This article is published in the May 2014 issue.

CCC to hold a workshop on Human Computation

The Computing Community Consortium (CCC) will hold a Human Computation Roadmap Summit to explore the past and prospective impact of human computation (HC) and to identify the research areas and activities that will directly lead to the most beneficial societal outcomes. The goal of the workshop is to produce a national research roadmap for HC that will be briefed to the Hill toward new research funding and a national HC initiative.

Today we are witnessing a rapid integration of humans into information-processing systems. Some of this is emergent (e.g., social networks) and some deliberate (e.g., crowdsourcing). A research area has coalesced around understanding and engineering such systems toward novel capabilities. Indeed, these HC systems are embedded in society today, predicting epidemics, supporting crisis relief, improving patient outcomes, producing scientific data, enabling collective governance, augmenting collaboration, and archiving history.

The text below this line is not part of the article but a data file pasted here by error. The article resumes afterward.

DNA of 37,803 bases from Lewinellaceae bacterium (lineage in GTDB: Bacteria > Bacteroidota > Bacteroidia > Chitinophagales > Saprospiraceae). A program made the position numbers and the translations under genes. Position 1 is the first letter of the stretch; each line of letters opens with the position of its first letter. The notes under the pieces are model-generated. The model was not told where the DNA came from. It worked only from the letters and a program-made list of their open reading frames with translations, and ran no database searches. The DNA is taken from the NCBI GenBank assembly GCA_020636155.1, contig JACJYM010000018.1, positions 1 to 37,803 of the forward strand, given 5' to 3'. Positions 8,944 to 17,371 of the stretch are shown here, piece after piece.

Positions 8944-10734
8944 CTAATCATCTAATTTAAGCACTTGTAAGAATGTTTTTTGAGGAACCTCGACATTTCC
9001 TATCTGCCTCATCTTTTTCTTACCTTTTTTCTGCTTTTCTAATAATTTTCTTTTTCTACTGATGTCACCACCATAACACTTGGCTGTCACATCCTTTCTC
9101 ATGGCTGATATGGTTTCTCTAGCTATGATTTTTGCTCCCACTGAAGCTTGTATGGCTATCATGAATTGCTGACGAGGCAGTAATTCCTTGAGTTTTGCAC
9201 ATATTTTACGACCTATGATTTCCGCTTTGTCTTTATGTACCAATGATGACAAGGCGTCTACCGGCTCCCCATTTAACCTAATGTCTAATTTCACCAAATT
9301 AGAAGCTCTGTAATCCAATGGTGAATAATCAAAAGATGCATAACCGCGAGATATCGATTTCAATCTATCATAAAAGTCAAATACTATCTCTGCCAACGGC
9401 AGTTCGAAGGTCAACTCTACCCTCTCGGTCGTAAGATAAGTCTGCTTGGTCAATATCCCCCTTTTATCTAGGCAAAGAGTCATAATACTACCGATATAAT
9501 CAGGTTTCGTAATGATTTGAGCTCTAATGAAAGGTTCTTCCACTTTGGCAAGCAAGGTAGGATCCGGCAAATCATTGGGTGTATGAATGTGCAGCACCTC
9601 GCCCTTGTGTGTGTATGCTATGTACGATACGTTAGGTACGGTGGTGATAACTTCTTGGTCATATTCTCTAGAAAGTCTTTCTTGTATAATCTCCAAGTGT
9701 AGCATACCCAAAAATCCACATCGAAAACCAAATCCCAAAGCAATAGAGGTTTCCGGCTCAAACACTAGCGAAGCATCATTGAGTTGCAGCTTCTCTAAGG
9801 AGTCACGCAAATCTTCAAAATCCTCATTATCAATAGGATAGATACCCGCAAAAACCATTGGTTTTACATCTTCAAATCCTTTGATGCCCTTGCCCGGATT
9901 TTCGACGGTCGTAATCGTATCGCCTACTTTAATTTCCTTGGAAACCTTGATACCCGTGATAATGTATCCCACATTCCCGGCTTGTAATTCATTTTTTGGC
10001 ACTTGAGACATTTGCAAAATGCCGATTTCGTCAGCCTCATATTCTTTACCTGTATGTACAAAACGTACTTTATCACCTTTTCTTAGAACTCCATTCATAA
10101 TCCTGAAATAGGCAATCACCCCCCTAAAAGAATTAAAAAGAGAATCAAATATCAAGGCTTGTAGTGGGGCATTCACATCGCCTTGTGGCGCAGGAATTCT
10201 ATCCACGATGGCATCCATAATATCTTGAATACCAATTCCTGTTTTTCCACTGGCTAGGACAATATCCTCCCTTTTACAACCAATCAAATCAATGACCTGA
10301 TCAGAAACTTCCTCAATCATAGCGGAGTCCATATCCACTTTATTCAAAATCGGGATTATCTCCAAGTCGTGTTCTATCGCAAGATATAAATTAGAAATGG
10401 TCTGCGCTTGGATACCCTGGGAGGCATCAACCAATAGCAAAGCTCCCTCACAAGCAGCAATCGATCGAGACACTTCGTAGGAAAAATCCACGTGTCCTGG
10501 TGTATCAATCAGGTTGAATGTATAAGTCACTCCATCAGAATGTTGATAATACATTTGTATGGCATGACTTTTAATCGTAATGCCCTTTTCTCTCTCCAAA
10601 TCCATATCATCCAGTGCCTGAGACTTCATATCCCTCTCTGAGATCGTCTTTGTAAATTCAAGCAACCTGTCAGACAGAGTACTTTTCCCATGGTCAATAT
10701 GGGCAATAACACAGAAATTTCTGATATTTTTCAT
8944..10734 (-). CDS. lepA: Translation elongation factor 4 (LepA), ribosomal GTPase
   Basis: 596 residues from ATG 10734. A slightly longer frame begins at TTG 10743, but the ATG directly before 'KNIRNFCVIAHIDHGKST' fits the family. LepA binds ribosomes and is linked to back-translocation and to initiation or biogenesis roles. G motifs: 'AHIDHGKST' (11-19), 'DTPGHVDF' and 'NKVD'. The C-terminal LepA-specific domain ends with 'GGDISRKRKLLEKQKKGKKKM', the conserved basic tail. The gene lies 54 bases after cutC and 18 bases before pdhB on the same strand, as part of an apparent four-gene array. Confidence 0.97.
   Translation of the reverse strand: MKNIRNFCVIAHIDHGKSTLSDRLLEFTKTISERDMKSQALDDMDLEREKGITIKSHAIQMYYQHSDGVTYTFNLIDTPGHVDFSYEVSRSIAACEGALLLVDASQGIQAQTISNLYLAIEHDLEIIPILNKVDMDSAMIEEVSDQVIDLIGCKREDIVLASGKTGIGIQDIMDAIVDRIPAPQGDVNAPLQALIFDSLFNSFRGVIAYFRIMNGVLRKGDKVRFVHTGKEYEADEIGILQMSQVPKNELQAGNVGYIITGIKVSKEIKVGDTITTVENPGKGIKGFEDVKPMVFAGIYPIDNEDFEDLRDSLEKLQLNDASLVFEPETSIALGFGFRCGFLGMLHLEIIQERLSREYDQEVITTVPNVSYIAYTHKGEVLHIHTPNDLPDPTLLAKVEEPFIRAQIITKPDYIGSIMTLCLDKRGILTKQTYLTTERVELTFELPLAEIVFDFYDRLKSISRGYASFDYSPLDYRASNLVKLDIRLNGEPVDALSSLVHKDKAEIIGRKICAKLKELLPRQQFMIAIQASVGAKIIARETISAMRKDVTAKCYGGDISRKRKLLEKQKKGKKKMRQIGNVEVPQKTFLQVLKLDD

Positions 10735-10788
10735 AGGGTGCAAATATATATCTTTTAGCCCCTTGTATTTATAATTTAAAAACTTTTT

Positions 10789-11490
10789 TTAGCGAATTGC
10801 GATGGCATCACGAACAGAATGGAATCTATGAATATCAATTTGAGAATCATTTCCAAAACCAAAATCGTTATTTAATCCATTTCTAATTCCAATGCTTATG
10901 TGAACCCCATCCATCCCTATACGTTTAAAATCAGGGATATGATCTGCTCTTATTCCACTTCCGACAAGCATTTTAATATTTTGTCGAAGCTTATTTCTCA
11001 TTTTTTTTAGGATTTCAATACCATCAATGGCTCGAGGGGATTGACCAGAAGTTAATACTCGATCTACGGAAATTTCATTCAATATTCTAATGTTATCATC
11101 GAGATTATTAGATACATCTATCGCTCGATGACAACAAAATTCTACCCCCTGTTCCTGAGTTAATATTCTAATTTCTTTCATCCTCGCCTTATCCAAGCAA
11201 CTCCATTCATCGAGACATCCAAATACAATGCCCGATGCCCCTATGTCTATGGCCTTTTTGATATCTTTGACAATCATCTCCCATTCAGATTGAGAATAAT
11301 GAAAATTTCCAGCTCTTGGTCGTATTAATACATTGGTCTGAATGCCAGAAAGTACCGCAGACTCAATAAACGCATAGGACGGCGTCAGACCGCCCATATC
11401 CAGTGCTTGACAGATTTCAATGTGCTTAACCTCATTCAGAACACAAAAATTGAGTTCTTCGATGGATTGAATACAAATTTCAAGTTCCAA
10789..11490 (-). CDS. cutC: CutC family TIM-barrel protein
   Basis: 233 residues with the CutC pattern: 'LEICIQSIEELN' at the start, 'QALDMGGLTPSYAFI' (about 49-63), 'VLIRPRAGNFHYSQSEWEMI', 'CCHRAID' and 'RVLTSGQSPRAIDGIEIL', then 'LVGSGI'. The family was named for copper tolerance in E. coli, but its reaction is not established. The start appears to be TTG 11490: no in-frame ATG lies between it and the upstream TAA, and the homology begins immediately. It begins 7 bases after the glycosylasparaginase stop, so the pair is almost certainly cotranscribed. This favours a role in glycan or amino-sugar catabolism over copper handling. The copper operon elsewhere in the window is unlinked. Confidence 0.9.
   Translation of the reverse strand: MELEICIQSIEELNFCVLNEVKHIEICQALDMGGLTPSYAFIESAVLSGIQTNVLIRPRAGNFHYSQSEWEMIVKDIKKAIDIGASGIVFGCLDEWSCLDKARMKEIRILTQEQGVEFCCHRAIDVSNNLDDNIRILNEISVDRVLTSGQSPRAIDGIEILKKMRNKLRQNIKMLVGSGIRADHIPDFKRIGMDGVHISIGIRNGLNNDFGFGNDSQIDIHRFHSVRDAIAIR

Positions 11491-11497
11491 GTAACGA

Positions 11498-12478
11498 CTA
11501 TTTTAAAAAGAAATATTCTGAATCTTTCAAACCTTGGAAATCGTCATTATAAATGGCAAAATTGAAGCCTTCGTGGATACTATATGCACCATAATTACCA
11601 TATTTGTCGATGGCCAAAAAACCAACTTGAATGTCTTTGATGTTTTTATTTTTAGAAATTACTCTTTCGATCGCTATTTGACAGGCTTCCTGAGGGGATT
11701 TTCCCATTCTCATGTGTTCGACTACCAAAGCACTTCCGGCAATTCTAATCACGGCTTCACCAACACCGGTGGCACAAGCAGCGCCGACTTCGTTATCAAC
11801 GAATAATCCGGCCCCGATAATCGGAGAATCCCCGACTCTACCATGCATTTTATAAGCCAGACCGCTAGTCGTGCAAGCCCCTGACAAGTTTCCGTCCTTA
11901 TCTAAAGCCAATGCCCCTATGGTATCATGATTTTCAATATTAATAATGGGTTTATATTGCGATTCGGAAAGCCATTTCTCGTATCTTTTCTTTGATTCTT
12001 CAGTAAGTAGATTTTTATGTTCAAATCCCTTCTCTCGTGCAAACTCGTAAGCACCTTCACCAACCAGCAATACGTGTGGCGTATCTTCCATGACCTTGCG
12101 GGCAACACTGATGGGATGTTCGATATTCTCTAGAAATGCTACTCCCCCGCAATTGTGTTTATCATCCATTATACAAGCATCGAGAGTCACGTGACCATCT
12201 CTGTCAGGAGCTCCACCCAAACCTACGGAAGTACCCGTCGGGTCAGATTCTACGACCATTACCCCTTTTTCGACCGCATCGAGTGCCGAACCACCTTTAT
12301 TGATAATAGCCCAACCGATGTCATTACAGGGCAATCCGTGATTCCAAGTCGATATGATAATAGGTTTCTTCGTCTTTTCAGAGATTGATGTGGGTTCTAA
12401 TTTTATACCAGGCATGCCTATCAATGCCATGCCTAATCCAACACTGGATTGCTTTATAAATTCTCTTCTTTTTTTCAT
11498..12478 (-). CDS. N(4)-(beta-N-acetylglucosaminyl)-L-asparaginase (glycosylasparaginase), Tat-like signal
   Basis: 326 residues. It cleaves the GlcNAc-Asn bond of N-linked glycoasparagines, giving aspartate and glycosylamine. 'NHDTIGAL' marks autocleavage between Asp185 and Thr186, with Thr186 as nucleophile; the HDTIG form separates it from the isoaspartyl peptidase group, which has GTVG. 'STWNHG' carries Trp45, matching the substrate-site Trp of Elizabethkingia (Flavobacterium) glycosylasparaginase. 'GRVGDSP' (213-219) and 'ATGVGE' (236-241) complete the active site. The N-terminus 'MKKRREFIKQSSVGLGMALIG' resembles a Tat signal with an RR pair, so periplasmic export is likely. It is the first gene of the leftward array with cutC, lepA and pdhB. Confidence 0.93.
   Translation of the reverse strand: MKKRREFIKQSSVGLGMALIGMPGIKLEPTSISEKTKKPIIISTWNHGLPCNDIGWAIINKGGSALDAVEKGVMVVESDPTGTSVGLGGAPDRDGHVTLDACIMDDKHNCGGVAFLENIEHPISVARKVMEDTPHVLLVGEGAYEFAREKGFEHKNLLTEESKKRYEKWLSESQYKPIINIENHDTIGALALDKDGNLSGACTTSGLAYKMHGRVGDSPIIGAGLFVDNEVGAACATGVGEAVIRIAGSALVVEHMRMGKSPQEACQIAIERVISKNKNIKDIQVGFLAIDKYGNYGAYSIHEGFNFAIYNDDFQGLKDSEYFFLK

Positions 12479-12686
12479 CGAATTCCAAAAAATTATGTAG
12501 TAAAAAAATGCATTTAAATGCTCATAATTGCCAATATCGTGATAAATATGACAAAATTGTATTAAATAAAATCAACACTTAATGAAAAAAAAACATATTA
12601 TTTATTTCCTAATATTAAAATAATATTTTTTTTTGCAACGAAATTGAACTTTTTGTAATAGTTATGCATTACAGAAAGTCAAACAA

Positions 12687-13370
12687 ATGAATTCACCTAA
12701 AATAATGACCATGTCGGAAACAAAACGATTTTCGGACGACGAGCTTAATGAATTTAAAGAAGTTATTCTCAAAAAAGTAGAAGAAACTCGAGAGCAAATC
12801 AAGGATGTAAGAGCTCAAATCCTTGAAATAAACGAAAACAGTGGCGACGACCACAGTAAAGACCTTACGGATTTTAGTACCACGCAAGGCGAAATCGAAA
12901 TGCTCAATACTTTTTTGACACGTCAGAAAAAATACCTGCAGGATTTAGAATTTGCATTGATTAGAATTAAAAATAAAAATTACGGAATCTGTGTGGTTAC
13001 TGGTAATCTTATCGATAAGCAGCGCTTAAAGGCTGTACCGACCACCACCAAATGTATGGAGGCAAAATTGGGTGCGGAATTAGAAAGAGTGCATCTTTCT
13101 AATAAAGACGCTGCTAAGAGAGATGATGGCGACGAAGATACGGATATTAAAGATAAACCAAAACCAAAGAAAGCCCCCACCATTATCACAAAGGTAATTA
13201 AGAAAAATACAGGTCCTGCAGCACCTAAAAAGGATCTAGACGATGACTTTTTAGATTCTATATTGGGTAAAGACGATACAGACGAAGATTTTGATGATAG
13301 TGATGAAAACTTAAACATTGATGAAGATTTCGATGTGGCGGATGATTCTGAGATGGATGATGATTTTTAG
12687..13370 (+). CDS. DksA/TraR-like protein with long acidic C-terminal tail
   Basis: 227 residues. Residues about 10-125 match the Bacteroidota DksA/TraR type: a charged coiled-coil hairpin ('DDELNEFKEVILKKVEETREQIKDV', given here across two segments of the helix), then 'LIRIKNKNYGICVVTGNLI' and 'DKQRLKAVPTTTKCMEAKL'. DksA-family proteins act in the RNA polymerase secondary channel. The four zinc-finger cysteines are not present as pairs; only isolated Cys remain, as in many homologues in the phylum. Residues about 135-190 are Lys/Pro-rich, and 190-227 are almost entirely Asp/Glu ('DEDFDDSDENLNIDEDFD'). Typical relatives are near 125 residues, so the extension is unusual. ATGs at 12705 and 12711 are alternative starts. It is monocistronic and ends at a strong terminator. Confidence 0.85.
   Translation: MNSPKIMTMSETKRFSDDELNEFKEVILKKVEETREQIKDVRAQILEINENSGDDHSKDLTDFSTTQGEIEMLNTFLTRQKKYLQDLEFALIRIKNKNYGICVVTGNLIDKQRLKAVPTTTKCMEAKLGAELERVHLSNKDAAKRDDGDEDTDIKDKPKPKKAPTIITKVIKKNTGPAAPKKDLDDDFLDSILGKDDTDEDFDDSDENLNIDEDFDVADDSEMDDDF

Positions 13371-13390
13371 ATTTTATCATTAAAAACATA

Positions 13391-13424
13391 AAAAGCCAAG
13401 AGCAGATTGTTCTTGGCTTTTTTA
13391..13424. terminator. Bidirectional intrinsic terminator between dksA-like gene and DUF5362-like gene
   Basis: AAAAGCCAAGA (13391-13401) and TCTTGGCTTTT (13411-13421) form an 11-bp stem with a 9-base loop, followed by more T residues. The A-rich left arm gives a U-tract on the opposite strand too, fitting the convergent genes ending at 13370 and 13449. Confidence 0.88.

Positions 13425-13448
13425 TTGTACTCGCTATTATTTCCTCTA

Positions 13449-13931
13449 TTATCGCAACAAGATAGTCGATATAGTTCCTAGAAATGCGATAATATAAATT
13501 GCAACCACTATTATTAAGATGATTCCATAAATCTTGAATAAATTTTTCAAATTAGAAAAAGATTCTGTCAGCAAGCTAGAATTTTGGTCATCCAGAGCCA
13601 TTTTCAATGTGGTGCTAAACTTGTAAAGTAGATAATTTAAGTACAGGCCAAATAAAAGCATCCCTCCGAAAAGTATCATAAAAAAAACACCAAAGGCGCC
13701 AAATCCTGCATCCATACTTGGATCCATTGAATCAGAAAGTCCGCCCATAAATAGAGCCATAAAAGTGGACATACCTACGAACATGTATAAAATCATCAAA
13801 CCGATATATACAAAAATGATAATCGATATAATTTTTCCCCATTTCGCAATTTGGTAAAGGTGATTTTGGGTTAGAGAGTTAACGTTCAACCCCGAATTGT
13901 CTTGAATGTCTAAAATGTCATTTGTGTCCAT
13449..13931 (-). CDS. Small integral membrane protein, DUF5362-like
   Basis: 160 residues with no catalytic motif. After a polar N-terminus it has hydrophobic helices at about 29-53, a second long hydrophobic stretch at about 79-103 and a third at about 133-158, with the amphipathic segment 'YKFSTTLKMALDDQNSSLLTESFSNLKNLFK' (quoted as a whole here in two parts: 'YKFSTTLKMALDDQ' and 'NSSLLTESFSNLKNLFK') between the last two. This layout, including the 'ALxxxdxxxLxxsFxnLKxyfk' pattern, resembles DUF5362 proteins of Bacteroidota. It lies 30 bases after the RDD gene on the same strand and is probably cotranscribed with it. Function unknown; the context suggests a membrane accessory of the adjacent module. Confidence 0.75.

Despite these claims, the vast transformative potential of HC has only begun to be tapped. Only by considering deeply the space of research possibilities and potential applications of HC from a variety of multidisciplinary perspectives can we hope to crystalize a vision that can guide us conscientiously and deliberately toward a maximally effective research agenda.

The workshop organizing committee includes Pietro Michelucci, Editor-in-Chief, Handbook of Human Computation;Janis Dickinson, Director of Citizen Science, Cornell Lab of Ornithology; Haym Hirsh, Dean of the Faculty of Computing and Information Science, Cornell University; Lea Shanley, Director of Commons Lab, Woodrow Wilson International Center for Scholars; Randall Bryant, Dean, Carnegie Mellon University & CCC Liaison; and Ann Drobnis, CCC Director.

The workshop will be held June 18-20 in Washington, DC. Additional information about the workshop can be found on the website. If you have any questions, please feel free to contact Ann Drobnis at